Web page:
Two Things I Learned from David Roberts

Mount Huntington, Alaska Range (All rights reserved)

Note: Sometime after I learned David Roberts was diagnosed with cancer I wrote what major newspapers call a “preobituary” about him. These obituaries are prepared in advance and published immediately upon the individuals death to share the news and explain the person’s significance. These are written for exceptional celebrities, leaders, athletes, and writers. For me and my readers David Roberts qualfies and I hoped to celebrate his life respectfully this way. However, when Roberts died in August 2021 I went to hit publish on my formal piece but had serious misgivings about it and have ever since. The preobituary wasn’t good enough. After a lot of thought during this year of wearing black, as a tribute I decided to share with you the two things that I learned from David Roberts that deeply influenced my life.

When I read David Roberts words about Ed Bernd vanishing on Mount Huntington, it was still winter in 2000 and I was in my avoiding working on a mid-term college paper reading in the comfort of my bed. My world was dimly lit by an old hanging lamp, which cast my reading space with a plastic yellow-orange glow. I bought the book, Moments of Doubt, an anthology of Roberts short works because I had just finished The Lost Explorer, which he wrote with Conrad Anchor, and was my introduction to Everest climbing beyond the Imax movie. 

Roberts and Bernd were descending as a two-man team of a four-expedition after their successful second ascent by a new route of the most beautiful peak in the Alaska Range. It was now dark and the two two-man teams were climbing to tents at different camps to rest before continuing the descent Roberts and Bernd would go lower and on the descent to camp, unroped, there was a spark, and without a sound or more explanation, Ed Bernd disappeared.

Roberts quieted my unstill mind at that moment and I was was wholly present on Mount Huntington in a dark world. It wasn’t war, it wasn’t politics, it wasn’t work or school, but the joy at the top and the specter of death was palpable. And this wasn’t fiction.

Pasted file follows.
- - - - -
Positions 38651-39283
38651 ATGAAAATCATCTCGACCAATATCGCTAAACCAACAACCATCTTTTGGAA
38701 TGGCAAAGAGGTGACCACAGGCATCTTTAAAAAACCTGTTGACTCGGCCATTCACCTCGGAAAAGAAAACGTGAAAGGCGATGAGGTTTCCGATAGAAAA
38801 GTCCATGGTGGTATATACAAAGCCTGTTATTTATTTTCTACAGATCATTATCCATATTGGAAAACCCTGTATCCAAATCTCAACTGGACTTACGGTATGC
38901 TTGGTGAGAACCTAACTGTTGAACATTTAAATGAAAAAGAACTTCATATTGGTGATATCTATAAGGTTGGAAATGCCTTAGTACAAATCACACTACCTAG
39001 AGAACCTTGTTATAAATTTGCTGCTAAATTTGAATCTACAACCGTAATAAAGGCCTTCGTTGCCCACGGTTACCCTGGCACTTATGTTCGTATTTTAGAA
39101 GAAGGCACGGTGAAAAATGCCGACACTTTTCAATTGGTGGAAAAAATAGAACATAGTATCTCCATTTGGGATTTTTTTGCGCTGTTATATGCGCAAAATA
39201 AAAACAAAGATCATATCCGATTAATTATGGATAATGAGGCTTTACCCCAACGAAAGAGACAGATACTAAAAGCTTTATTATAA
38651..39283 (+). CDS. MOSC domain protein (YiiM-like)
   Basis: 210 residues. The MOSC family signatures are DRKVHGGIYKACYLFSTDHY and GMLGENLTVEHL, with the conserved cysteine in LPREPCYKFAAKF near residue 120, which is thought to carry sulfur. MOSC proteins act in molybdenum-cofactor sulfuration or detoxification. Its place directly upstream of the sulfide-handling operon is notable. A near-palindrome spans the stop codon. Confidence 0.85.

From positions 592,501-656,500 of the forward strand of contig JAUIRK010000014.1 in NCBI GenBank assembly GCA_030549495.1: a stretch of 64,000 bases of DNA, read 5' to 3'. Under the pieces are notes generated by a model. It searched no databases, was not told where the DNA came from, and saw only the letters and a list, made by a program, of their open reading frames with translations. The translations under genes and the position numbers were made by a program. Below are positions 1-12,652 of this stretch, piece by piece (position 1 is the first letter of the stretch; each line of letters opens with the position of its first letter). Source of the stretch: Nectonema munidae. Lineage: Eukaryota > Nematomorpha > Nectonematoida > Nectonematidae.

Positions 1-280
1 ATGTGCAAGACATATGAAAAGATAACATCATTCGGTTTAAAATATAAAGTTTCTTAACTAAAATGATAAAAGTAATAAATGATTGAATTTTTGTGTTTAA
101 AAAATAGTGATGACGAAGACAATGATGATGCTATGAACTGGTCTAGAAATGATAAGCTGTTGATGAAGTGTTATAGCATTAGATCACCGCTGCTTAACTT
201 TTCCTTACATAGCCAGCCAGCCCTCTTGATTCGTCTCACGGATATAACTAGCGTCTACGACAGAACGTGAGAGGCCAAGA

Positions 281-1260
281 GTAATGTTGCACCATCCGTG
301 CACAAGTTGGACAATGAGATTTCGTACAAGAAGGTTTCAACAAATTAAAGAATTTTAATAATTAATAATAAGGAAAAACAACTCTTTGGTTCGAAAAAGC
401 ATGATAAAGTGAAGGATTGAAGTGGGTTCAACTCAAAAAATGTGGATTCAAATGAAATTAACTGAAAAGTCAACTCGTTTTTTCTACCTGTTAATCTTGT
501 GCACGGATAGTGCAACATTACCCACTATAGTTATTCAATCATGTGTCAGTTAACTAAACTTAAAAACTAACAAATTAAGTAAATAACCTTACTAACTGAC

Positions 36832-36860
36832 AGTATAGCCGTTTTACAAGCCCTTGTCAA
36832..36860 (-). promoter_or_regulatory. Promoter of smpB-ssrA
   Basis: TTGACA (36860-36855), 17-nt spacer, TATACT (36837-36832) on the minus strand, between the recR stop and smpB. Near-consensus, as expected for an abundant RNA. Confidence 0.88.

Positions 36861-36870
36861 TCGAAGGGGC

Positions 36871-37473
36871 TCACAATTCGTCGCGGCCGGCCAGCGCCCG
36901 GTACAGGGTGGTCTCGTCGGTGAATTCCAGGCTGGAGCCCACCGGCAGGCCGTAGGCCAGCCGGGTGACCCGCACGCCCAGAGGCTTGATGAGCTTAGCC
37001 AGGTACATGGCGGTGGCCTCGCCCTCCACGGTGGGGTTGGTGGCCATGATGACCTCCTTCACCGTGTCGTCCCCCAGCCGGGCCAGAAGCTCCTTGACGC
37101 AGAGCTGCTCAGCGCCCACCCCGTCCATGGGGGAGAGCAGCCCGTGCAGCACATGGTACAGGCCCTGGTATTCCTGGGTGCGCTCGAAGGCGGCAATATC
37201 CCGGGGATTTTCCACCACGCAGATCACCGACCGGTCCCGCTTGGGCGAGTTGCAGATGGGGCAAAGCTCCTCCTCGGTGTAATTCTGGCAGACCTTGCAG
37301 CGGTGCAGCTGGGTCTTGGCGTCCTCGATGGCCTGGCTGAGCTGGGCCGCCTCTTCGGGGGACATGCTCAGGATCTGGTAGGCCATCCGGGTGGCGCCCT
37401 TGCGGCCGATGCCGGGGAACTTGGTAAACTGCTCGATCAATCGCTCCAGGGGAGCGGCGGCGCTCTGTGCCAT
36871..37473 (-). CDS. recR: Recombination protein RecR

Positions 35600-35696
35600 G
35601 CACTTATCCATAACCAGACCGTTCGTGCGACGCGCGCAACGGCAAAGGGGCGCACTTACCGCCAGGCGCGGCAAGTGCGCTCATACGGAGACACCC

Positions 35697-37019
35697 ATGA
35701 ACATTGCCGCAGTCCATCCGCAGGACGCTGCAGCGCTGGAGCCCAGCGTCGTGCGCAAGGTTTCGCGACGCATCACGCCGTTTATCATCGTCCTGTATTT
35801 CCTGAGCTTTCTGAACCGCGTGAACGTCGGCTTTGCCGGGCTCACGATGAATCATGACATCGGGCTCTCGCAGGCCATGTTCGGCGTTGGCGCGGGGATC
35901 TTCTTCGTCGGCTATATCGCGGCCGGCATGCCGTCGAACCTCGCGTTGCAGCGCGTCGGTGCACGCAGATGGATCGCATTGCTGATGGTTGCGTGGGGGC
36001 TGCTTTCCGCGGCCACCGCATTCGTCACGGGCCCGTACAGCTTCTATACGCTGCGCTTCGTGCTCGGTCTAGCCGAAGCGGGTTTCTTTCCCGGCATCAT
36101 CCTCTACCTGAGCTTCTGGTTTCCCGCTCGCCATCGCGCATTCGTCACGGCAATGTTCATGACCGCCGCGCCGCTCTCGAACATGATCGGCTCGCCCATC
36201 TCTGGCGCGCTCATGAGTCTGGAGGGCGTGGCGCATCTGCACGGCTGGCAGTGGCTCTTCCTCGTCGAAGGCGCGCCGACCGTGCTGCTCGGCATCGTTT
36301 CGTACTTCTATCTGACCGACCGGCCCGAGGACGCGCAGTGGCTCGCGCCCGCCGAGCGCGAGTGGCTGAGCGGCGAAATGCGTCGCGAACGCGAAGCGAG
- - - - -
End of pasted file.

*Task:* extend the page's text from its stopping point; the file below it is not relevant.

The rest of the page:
Alone, Roberts descended to the lower camp. Foul weather blew in and for five days, Roberts spent in the tent wondering about Bernd. Wondering whether Bernd could be walking out or what his resting place would be like. Wondering if his teammates were at the higher camp. When would they come? Would they come?

I sunk into a dreamlike-like state in the orange light. I was surprised he was alone, in the dark, high on a slope. Roberts’ partners may be a few hundred yards aways but this was a windy night, without a radio, and in 1965 when shouting and visits were the most effective communication.

LONGEURS

The essay in Moments of Doubt is largely a introspective piece composed of a longeur during his tent stay. I read with interest, and even now, 22 years later, I saw the bright spark opening to a void with an orange glow.

This story in the essay, originally a magazine article, “Five Days on Mount Huntington,” introduced me to a wholly separate and valid view of the world I didn’t fully know. I had read the Bible with intense interest to find my who I was and set my purpose. I was also increasingly drawn to political leaders and war heroes, like George Washington, John McCain, John F. Kennedy, and Henry Kissinger since I was in middle school. These stories showed me paths, but none of them taught me about myself, and the toll of courage, endurance, and honorable character, in the classic old-fashioned sense. No one wrote so honestly as Roberts about self-doubt, second guessing, pity, and a selfish soul trying to rise above itself that I have ever found.